My biggest issue with the Scarlett Johansson’s dead body comedy, Rough Night, is that it doesn’t commit to its premise and go as far as it needs to in order to actually work. Essentially, it chickens out. Going into Game Night, another high-concept R-rated comedy, I wondered if we’d have the same problem, but we do not. Game Night does not chicken out. It commits fully to its premise, and the result is a solid studio comedy effort. Is it the funniest movie in the world? No. But Game Night is good at consistently getting laughs, and it features an ALL TIME BRILLIANT comedy performance from Jesse Plemons. (Anyone who has seen Observe and Report knew he had this in him, you are now free to be smug for knowing about Jesse Plemons’ comedy chops for years.)

Directing duo John Francis Daley (you know him from Freaks and Geeks and Bones) and Jonathan Goldstein made their feature film directing debut with the thoroughly mediocre Vacation, and Game Night is a significant step up but I’m not sure that has a lot to do with them. The duo co-wrote Vacation, they did not write Game Night, Mark Perez did (he also wrote the philosophically bizarre but nonetheless funny Accepted). That right there is a HUGE difference. What Game Night tells me is that Daley and Goldstein can be decent directors, but maybe they shouldn’t write a comedy for a while. Maybe they should be in screenwriter jail for a bit. 
And on Game Night Daley and Goldstein are supported by three editors: David Egan, Jamie Gross, and Gregory Plotkin. Plotkin comes from the horror world, most recently having edited Get Out. Egan and Gross, meanwhile, have worked together on comedies for a long time, coming from the David Wain stable, working on stuff like the Doug Kenney biopic A Futile and Stupid Gesture, Role Models, Popstar: Never Stop Never Stopping, and Macgruber, and series like Children’s Hospital, NTSF: SD: SUV, and Don’t Trust the B—in Apartment 23. (Egan also edited the fantastic Dave Made a Maze.) So these are guys who know jokes, and how to build them on screen.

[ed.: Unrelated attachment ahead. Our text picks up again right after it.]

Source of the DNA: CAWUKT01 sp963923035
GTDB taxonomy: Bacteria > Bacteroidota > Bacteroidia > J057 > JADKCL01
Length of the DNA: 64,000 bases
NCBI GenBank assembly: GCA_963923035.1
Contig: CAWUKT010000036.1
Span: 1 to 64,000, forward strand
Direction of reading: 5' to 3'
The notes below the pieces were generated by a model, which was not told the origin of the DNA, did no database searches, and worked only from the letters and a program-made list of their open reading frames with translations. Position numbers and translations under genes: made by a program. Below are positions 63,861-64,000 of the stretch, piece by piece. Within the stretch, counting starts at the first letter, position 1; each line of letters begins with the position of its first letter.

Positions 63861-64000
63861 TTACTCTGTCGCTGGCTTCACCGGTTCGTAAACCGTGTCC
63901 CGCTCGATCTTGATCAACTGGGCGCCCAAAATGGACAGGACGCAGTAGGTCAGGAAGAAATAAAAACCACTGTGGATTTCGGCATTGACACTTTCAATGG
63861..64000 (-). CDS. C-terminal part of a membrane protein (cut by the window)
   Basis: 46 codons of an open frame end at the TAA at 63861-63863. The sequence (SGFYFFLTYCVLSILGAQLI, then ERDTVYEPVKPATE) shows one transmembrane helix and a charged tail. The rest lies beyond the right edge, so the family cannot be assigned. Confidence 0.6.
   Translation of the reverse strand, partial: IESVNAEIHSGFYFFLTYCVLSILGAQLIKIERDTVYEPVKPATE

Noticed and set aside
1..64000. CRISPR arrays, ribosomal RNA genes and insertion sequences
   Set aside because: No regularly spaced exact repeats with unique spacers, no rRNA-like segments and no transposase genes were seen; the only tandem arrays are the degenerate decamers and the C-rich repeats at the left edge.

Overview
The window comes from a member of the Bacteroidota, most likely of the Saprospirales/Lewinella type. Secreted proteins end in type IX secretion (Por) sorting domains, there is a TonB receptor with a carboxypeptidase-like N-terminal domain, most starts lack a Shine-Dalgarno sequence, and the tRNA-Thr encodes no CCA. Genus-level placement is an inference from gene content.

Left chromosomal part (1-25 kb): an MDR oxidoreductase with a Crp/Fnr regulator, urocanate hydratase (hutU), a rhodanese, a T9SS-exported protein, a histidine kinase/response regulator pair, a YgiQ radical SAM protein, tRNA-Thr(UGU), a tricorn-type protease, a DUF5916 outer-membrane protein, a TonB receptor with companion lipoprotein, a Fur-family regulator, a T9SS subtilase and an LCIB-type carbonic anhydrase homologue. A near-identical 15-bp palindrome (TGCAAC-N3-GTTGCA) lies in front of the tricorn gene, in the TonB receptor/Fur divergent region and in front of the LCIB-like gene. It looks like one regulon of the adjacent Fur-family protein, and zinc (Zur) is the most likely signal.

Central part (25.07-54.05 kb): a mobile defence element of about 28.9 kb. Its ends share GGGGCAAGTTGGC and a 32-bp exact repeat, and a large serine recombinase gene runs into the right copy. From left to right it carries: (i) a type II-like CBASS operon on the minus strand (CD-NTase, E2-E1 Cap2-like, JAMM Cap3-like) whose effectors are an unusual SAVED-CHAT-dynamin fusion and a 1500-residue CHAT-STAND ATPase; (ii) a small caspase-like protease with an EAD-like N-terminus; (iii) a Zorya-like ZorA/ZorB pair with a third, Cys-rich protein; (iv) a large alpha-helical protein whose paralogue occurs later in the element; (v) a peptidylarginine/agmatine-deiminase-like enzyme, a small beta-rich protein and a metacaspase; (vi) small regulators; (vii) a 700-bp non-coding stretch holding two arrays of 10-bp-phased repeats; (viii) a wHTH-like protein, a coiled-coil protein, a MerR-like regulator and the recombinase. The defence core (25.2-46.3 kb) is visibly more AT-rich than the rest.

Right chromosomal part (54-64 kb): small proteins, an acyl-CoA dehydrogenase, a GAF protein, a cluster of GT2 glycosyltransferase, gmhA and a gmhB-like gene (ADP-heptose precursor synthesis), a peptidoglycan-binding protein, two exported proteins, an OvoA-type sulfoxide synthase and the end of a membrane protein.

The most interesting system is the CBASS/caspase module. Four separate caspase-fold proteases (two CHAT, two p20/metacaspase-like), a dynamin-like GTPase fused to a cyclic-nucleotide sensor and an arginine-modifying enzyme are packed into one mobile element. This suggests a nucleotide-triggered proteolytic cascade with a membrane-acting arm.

Why are we talking about editors? Because they make the movie. In the span of one film Daley and Goldstein went from a dysfunctional failed comedy to a winner like Game Night. How? Did they just get that much better within a couple years? Maybe. They’re certainly moving the camera a lot—frankly it feels like they’re auditioning for a superhero gig and not for nothing, they’re up for the Flash movie—and making some choices, like using models for transition scenes instead of typical cutaways or beauty shots. I like that choice a lot. It’s stylish, it’s a thumbprint. I’m not sure why the models don’t look like board games, but whatever. They made a choice that makes their movie look a notch above other studio comedies. (Another good choice, hiring Cliff Martinez to provide one of his thumping scores, which plays up the inherent darkness of the comedy. It’s basically just a “night gone wrong” set up, but with Martinez’s score pounding away, every second feels crucial.)

But I caught editors’ names in the credits and knew straight away the upgrade in Game Night is not just young directors maturing. Editors make the movie, and they REALLY make a comedy, which is all timing and reaction, and that’s what editors do. They choose which takes and shots to use, they calculate the timing of a scene. And timing is half of a good joke, so editors are critical to making good comedies. (They’re critical to making good movies, period, and one of the tragedies of the auteur theory is the subsequent devaluing of editors.) Game Night has three editors, one from horror so he knows tone, two from comedy, so they know timing. The result is a comedy that is actually funny, something that has been rather thin on the ground in theaters recently. Game Night is so absurd it’s almost surreal, but between everyone committing to the premise and that trio of editors timing every joke beautifully—and that hall of fame performance by Jesse Plemons which is, not for nothing, aided by perfect timing—it works and never gets dragged down by its own concept.